This month’s microISV profile is of Clarke Scott, founder of Vivid Software. Clarke is developing a CRM application that is not yet launched so we have another view of the microISV life that hasn’t been profiled yet.
What led you to the decision to go out on your own and start a software company?
I had been working as an software developer for many years and I have been working with Microsoft .Net since 2002. As a consultant you never really own anything! You walk to a client build them a product and leave. I wanted to own the whole software development process, every part of the decision making AND the product. I had a gap my schedule late last year so rather than fill it with more of the same. I thought it was about time I built something of my own.
You’re going to be entering a very competitive market. What is your initial plan to get your product out there?
At first I had the idea of selling the product from my web site.
Recently I had meetings with several companies about partnering. I made a verbal agreement with a one, a communication company here in Australia.
Why did you decide to write your own CRM application?
I have a good understanding of the CRM but, more importantly I see a growing interest in CRM especially in SME’s. I believe that over the next couple of year CRM’s popularity will increase 3 fold.
Do you consider the very large CRM vendors to be your direct competitors or will you be targeting a more niche market?
I think that my competitors are not necessarily the companies but, products. Some of these products are owned by large CRM companies so yes, I guess they are.
How do you plan to differentiate yourself from your competitors?
I have spent a lot of time researching usability. The functionality of my product is roughly the same as the ACT, Goldmine and the others. But, the UI looks a lot better and the usability I believe is far greater than any CRM on the market but, hey I’m bias!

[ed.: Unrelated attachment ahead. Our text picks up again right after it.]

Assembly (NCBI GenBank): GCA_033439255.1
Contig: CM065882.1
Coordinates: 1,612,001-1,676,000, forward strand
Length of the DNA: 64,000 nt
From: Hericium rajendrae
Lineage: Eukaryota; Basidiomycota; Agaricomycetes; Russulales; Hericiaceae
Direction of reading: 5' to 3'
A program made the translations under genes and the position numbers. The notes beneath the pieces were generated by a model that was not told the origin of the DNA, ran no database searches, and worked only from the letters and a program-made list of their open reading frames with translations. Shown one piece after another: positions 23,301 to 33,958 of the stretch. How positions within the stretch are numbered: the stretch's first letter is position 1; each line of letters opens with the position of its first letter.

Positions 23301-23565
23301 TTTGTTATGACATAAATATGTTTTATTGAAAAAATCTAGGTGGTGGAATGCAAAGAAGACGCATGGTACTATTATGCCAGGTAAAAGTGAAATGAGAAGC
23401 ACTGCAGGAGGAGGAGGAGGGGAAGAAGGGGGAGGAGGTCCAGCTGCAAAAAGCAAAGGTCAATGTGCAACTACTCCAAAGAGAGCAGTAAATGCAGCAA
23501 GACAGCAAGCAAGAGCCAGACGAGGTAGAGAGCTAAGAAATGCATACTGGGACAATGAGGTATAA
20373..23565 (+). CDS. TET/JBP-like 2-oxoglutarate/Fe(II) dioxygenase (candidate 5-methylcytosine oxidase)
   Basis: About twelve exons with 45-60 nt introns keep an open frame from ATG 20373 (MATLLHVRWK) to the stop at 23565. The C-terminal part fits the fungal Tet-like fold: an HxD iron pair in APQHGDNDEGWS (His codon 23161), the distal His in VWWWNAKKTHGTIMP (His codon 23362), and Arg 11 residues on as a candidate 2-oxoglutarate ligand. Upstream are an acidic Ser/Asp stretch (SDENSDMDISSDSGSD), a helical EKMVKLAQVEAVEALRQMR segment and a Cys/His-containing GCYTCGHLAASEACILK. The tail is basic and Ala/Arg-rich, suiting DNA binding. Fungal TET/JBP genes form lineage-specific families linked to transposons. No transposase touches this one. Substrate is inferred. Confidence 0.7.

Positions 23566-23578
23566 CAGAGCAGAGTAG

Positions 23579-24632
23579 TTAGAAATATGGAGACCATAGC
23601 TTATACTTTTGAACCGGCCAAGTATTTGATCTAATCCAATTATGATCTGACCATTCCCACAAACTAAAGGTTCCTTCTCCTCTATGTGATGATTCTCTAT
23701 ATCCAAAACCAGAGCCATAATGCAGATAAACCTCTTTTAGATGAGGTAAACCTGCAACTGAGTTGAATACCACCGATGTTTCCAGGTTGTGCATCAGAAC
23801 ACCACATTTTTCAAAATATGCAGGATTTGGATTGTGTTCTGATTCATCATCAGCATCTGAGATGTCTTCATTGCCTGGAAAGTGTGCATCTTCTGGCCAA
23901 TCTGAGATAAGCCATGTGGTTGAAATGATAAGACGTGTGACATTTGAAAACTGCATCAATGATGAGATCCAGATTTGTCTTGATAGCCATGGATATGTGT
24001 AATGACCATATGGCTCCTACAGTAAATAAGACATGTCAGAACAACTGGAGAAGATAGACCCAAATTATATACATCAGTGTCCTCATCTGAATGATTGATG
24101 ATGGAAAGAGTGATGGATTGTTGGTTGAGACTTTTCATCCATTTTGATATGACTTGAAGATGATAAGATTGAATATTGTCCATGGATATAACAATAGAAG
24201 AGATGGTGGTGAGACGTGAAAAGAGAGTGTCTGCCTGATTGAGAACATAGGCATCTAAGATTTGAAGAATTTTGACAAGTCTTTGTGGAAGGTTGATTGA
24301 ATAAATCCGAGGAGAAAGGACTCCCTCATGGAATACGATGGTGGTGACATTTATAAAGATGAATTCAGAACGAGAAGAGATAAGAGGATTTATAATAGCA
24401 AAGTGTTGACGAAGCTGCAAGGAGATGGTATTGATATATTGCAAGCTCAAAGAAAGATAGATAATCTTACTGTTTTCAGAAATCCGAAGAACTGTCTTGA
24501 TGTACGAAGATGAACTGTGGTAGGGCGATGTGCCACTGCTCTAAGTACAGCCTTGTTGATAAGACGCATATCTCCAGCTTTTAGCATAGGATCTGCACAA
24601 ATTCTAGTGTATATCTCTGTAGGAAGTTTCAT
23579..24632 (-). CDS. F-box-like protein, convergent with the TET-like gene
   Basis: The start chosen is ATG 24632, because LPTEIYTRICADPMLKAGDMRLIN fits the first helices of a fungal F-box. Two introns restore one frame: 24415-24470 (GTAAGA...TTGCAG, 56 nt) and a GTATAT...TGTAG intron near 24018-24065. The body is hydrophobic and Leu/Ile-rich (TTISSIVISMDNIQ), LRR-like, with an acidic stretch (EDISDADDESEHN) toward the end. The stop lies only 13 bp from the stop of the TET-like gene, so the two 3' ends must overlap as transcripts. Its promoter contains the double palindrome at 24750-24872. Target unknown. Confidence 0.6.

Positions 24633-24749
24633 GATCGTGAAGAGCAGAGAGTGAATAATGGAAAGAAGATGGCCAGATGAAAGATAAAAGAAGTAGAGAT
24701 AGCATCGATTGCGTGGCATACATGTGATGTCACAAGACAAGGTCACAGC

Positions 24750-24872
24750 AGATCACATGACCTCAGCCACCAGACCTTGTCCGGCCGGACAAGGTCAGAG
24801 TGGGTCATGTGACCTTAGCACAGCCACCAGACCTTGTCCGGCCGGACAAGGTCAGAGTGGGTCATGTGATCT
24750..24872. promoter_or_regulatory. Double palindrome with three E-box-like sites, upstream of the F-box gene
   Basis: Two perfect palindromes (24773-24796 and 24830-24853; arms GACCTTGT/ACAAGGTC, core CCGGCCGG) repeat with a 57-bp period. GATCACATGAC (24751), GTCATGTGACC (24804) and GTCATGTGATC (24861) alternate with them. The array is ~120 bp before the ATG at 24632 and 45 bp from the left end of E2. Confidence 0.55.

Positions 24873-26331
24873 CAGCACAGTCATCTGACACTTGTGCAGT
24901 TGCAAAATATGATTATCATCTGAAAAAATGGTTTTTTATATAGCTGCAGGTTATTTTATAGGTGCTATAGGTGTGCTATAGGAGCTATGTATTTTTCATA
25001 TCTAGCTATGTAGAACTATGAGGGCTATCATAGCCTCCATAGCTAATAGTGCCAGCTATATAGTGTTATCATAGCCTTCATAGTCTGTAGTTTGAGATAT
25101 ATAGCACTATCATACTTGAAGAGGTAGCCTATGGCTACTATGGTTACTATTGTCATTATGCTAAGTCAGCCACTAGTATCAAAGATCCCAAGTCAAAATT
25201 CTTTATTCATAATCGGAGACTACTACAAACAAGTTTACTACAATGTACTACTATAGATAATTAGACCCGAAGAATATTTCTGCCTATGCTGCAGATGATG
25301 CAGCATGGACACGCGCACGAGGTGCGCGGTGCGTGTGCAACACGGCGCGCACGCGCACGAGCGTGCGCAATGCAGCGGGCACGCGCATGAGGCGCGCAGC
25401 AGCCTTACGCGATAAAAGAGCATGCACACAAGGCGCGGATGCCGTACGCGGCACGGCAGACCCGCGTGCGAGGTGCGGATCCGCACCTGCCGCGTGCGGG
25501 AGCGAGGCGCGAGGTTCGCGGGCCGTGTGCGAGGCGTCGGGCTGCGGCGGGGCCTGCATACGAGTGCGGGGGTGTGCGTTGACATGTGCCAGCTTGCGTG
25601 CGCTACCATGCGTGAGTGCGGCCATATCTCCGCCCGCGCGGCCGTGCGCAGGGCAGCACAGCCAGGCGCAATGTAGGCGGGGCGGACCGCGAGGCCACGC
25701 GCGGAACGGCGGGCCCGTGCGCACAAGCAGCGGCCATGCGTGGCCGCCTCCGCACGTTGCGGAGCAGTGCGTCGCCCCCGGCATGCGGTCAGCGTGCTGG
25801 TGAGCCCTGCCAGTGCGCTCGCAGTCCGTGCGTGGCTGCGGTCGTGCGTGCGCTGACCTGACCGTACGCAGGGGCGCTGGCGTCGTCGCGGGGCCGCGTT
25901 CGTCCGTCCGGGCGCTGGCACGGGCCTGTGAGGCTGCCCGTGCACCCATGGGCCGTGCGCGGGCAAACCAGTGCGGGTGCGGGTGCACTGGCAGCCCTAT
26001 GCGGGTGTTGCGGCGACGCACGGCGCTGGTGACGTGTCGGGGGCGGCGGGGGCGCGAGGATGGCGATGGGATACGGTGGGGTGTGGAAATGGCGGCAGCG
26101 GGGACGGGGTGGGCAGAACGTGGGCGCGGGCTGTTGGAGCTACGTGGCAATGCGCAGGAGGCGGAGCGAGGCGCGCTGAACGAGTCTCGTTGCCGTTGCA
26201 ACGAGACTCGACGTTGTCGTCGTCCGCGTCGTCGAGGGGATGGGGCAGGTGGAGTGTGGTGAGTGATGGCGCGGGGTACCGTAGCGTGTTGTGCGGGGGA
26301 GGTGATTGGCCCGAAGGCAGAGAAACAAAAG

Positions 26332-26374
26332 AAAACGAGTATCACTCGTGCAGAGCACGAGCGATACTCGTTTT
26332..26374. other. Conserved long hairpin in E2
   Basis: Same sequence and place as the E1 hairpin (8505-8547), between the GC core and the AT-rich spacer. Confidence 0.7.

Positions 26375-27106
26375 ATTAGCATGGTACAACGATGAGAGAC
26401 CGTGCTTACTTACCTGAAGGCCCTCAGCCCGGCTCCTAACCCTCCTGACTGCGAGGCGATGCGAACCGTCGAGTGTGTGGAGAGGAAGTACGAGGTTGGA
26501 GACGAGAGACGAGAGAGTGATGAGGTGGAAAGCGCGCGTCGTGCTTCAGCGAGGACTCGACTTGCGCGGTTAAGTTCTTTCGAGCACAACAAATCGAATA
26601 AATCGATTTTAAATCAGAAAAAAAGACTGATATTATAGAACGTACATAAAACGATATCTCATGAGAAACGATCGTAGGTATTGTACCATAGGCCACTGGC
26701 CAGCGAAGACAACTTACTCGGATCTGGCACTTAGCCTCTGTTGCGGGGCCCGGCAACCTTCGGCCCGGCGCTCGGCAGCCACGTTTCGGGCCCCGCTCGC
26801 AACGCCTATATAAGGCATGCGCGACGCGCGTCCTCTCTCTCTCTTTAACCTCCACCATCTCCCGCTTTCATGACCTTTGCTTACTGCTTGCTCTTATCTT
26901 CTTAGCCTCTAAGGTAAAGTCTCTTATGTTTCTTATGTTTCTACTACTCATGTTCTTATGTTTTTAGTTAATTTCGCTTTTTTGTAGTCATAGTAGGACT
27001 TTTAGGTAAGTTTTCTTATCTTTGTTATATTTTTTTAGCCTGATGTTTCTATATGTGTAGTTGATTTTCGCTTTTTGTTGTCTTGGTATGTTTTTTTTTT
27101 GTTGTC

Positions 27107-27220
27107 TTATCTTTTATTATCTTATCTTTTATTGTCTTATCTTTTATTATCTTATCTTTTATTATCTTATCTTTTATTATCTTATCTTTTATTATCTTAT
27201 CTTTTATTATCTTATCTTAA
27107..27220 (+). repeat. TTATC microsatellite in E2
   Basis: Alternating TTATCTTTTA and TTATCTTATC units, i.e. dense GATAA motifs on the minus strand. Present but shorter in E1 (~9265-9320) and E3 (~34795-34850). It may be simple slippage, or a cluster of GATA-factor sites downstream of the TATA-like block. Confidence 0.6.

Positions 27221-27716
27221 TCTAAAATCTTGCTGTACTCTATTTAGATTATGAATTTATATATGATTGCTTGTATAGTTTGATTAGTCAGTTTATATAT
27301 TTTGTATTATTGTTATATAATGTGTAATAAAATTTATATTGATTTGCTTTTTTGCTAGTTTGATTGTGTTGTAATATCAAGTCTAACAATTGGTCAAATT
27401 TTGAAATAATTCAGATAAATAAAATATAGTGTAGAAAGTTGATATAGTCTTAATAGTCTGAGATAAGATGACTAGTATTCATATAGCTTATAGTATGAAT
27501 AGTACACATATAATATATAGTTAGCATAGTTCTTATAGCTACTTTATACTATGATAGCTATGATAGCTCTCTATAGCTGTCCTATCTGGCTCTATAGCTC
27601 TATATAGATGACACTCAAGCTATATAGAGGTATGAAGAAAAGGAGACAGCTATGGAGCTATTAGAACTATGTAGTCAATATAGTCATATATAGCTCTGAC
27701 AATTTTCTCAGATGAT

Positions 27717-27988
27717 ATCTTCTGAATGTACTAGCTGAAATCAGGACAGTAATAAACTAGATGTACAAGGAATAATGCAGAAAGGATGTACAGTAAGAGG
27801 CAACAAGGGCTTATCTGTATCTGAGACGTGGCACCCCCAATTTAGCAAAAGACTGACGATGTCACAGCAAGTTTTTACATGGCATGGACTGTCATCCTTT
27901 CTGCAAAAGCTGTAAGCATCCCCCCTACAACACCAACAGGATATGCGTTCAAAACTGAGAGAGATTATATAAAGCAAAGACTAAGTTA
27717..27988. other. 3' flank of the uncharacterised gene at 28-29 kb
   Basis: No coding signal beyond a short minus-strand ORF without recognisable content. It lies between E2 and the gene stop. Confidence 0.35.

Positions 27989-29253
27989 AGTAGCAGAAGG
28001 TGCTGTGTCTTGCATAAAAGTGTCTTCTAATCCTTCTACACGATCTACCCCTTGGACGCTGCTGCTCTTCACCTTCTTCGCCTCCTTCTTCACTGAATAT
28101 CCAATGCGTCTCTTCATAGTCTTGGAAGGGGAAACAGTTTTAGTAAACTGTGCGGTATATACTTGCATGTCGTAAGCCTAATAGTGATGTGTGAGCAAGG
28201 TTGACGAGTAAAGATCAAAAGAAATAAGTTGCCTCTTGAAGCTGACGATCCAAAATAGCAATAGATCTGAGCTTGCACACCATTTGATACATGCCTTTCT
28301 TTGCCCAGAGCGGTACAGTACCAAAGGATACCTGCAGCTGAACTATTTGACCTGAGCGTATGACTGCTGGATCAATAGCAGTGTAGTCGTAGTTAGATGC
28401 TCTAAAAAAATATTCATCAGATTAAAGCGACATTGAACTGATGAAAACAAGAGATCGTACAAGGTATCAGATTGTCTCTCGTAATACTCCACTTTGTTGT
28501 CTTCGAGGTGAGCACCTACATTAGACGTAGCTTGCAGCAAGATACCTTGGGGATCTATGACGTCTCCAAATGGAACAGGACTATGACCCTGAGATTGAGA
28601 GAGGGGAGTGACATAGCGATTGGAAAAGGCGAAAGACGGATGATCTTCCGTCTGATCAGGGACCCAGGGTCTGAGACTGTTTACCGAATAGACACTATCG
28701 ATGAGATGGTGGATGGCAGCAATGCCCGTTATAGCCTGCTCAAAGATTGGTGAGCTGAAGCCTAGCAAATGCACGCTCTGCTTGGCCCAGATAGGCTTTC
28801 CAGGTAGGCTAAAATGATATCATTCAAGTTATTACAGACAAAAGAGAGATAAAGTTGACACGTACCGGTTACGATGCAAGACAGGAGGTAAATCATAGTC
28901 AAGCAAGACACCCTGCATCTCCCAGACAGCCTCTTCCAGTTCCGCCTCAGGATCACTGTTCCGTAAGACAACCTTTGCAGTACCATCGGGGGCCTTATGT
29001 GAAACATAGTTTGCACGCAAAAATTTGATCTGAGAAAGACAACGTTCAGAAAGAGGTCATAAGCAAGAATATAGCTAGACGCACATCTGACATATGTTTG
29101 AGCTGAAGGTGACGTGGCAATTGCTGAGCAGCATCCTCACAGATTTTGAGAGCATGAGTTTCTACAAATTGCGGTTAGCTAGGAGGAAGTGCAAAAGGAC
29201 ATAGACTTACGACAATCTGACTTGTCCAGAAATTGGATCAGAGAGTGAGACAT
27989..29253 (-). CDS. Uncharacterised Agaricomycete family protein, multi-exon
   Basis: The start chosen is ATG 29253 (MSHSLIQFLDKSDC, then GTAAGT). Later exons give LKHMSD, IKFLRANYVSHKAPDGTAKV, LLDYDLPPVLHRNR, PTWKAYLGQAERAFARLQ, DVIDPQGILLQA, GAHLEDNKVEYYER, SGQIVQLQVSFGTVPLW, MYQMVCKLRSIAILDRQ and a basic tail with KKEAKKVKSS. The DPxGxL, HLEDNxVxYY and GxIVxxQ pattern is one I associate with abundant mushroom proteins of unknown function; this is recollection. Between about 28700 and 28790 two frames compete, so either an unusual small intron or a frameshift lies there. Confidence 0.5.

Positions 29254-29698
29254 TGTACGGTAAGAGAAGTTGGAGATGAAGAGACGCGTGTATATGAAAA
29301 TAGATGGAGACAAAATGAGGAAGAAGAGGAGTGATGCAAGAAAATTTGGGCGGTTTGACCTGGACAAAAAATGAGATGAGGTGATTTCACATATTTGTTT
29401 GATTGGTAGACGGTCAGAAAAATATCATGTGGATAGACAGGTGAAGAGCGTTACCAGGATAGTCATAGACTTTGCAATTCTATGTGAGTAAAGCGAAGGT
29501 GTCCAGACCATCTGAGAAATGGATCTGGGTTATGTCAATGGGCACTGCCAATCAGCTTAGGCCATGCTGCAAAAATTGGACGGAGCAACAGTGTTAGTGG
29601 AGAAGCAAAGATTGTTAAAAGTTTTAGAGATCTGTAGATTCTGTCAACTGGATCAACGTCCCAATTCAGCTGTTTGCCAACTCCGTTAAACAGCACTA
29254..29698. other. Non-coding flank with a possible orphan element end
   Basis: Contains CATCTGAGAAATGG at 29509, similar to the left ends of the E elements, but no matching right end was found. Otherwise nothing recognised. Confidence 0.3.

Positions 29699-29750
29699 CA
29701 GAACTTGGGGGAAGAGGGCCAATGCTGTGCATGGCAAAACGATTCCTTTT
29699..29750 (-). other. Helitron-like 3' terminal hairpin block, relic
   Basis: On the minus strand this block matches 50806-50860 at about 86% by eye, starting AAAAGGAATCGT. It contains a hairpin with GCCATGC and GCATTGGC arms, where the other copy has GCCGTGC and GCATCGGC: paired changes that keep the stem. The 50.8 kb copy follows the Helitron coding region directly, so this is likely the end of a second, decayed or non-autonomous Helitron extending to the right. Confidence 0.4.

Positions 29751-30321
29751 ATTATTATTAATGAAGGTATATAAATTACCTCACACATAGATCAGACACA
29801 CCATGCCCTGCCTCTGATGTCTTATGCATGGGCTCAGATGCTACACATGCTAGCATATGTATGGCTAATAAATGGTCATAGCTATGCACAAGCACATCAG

What has been the most difficult part of being on your own and developing a product?
I haven’t found any aspect of building the application difficult. For me working on my own has been a real blessing. It has allowed me to plan out each week. What I want to achieve for that given day or week.
What is a typical day like for you?
Monday to Friday I start at 8.00 am finish at 6.00 pm. Half hour for lunch. A couple of coffee breaks. Usually on both Saturday and Sunday I do any research, read weblogs etc.
How do you decide which features to incorporate into your application?
I started by documenting the core functionality of a typical CRM product. Then added features extra featured that I would want in a CRM. Worked out how long that would take me to build. As it turned out it was going to take too long to build with all the features I had documented, so I had to take quite a few out for version 1.0.
Do you have a price in mind for your product already?
The price will be around $200.00 Australian dollars.
What future plans do you have for your company? Will you be adding services and other products?
Yes, over the next few years I will build an enterprise version and my CRM product.
This will be built using .Net 2.0 and it will be a Smart Client. That is a Win form client, web services and a SQL Server database. I also believe that tablet PC’s will be big so, I will build a tablet PC based product.
What is the best piece of advice that you’ve received as a result of starting your own business?
A close friend of mine who who arrived in Australia in the late 1970’s with $10.00 US in his shoe. Who did not speak English and who now runs a very successful publishing company once told me “In order to achieve anything you must have wisdom, courage, strength and persistence. And above all take care of your customers.”
I try to take this advice into every aspect of my life not just business.
—————- About Vivid Software —————-
Clarke Scott is the founder of Australian based software company Vivid Software. Vivid Software’s product, vCRM 2005, is currently in development and will be launched in the near future. More information can be found on Clarke’s personal site, clarkescott.com
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